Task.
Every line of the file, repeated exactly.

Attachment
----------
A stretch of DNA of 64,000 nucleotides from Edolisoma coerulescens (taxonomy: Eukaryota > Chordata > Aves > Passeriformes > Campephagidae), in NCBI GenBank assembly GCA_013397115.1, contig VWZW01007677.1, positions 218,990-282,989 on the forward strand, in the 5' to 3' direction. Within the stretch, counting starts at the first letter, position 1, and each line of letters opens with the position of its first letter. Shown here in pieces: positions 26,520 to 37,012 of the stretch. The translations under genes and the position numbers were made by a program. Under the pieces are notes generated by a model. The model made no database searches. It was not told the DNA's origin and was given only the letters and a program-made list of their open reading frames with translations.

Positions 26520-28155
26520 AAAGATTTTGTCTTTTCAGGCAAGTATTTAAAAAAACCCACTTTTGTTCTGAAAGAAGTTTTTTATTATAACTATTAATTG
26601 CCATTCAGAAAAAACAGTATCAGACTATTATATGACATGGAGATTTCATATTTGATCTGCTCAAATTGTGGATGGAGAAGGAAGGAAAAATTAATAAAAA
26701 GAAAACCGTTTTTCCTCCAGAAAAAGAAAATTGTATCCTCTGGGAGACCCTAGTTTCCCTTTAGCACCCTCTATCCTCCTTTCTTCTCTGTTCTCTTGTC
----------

A stretch of DNA of 64,000 nucleotides from Edolisoma coerulescens (taxonomy: Eukaryota > Chordata > Aves > Passeriformes > Campephagidae), in NCBI GenBank assembly GCA_013397115.1, contig VWZW01007677.1, positions 218,990-282,989 on the forward strand, in the 5' to 3' direction. Within the stretch, counting starts at the first letter, position 1, and each line of letters opens with the position of its first letter. Shown here in pieces: positions 26,520 to 37,012 of the stretch. The translations under genes and the position numbers were made by a program. Under the pieces are notes generated by a model. The model made no database searches. It was not told the DNA's origin and was given only the letters and a program-made list of their open reading frames with translations.

Positions 26520-28155
26520 AAAGATTTTGTCTTTTCAGGCAAGTATTTAAAAAAACCCACTTTTGTTCTGAAAGAAGTTTTTTATTATAACTATTAATTG
26601 CCATTCAGAAAAAACAGTATCAGACTATTATATGACATGGAGATTTCATATTTGATCTGCTCAAATTGTGGATGGAGAAGGAAGGAAAAATTAATAAAAA
26701 GAAAACCGTTTTTCCTCCAGAAAAAGAAAATTGTATCCTCTGGGAGACCCTAGTTTCCCTTTAGCACCCTCTATCCTCCTTTCTTCTCTGTTCTCTTGTC